4. Nobska Light
Nobska Light in Falmouth stands on a hillside at the western tip of Cape Cod facing the Atlantic Ocean and the entrance to Buzzards Bay. From a vantage point on the lawn of the lighthouse, you can see Martha’s Vineyard and Nantucket Sound. Ferries steam out and back from these islands. It’s quite picturesque.
The buildings alongside the tower were used to house the Coast Guard until recently. Renovations are underway, and a maritime museum will eventually open in the buildings.
The tower is currently closed for tours, but the location alone and the lovely lighthouse are worth a visit.
Pro Tip: While you’re in the area, walk a couple of blocks to the nearby National Marine Life Center, where stranded marine animals are rehabilitated. You can tour the center and learn more about the marine animals that call the area home, especially sea turtles. If you’re interested in wildlife and conservation, you will love this science center.
5. Highland Light
The original lighthouse in Truro has the distinction of being the first constructed on Cape Cod. The current Highland Light, built in 1857, replaced two earlier lighthouses and is the oldest currently on the cape. It is also the tallest of the Cape Cod lighthouses.
As time passed, the fragile cliffs of Truro fell away, and the lighthouse needed to be moved back. In 1996, it was moved to its present spot using railway tracks. By that time, the old brick tower was in danger of crumbling, so strong cables and heavy planks were wrapped around it to keep it safe during the move.
The Highland Light is undergoing restoration involving the drainage system, windows, stairs, and decks. Even though the tower will not be available to tour until 2021, it’s certainly worthwhile to drive to Truro and stroll the grounds. Not only is the view of the Atlantic breathtaking, but you can also see the reconstruction in progress. Stop in the Keeper’s Shop for souvenirs and lighthouse-themed gifts.
6. Wood End Light
If you’re looking for a hike on the beach, a trip to Wood End Light outside Provincetown would be perfect. At the northern end of Cape Cod, this lighthouse, built in 1862, steered those at sea through the sandbars to safety. Isolated on a strip of sand, Wood End Light sits alone. Life for the keeper in his tiny cottage was hard, since harsh winter weather often prevented delivery of supplies. The light was automated in 1961 and has run on solar power since 1981.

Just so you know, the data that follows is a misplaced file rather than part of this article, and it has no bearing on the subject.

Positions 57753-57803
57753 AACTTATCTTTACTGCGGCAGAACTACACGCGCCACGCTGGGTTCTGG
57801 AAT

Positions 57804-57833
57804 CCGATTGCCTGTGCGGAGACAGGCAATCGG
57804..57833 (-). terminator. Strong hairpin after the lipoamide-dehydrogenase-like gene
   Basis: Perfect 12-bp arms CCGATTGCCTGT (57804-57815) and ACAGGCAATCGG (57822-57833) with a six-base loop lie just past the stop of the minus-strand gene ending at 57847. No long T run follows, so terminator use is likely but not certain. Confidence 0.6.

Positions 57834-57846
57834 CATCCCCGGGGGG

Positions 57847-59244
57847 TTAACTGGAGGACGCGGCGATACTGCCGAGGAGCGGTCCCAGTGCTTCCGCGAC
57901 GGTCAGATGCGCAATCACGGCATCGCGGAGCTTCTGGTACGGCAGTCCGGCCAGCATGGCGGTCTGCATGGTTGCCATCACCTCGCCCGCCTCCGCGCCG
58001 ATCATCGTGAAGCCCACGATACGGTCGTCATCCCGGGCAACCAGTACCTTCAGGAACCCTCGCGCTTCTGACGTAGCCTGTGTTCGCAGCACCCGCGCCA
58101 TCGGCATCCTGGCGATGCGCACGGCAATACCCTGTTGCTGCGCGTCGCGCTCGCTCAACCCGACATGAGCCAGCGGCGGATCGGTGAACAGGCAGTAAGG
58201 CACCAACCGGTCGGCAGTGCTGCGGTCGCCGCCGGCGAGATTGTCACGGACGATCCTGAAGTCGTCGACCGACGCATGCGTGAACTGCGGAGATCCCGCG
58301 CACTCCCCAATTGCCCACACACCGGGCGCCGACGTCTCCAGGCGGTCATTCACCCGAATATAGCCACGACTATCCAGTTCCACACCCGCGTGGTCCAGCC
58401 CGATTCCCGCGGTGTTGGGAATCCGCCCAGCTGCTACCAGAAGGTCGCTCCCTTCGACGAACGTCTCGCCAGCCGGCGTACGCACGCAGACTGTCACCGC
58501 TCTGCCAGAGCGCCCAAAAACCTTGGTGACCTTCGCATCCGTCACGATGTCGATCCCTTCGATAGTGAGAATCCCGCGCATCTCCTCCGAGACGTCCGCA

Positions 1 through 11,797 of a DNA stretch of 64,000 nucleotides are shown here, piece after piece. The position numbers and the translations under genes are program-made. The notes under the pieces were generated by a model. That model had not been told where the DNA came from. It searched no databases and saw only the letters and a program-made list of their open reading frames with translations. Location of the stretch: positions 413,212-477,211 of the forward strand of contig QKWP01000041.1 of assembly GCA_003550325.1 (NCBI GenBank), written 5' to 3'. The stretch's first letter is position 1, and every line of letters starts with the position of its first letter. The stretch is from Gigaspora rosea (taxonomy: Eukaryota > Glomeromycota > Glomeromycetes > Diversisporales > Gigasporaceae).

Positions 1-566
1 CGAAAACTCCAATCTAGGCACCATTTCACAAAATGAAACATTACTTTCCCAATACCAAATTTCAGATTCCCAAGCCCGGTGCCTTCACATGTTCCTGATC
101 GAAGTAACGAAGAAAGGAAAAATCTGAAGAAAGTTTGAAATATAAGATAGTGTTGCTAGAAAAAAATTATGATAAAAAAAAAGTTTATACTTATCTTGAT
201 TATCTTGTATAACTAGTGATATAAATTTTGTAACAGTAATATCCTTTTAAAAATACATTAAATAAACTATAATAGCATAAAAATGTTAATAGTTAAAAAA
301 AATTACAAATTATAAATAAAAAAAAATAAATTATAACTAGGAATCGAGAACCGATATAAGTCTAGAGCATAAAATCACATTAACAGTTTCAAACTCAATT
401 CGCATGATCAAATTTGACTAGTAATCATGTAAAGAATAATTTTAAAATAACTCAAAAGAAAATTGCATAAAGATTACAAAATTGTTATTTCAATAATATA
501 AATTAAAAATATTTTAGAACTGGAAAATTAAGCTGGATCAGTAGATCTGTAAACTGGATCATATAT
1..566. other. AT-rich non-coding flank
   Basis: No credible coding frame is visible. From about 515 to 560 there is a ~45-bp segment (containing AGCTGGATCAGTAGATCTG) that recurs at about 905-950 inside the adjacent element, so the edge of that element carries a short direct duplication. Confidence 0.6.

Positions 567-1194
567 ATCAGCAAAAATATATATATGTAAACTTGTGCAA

Stories of shipwrecks on Cape Cod abound, but one especially interesting one took place here. An S-4 Navy submarine collided with a Coast Guard boat just off the coast, and 40 men died. When the submarine was found responsible, important safety measures were developed for future submarines.
You can walk to the Wood End Light from Provincetown in about 30 minutes. If you take the breakwater route, watch for rough seas.
7. Race Point Light Station
Also near Provincetown, the Race Point Light Station is listed on the National Register of Historic Places. The first lighthouse in this location was built in 1816, and the current tower dates to 1876.
If you’re looking to experience a stay in a lighthouse, Race Point is available. It’s run by the American Lighthouse Foundation and offers overnight stays. Be warned, though: To get to the lighthouse, you have to walk for about 45 minutes on a sandy beach. You could also rent a vehicle with four-wheel drive.
What To Know Before You Go
Cape Cod is 70 miles long, with coastline both on the Atlantic Ocean and on Cape Cod Bay. It boasts 14 lighthouses. This map will help you plan your trip and find the most beautiful and intriguing lighthouses to explore.
All of these lighthouses are within an easy day’s drive of each other. Check the websites and maps to make the most of your time. And don’t be discouraged if the keeper’s houses and lighthouse towers are closed to visitors. Any of these lovely lighthouses, even if seen only from the outside, will be memorable. Stand on the seashore, smell the salty air, feel the wind in your hair, and imagine all the seagoing folk who glimpsed the light shining in the darkness and came safely home.
For more to see and do in Cape Cod and the surrounding area, visit this page.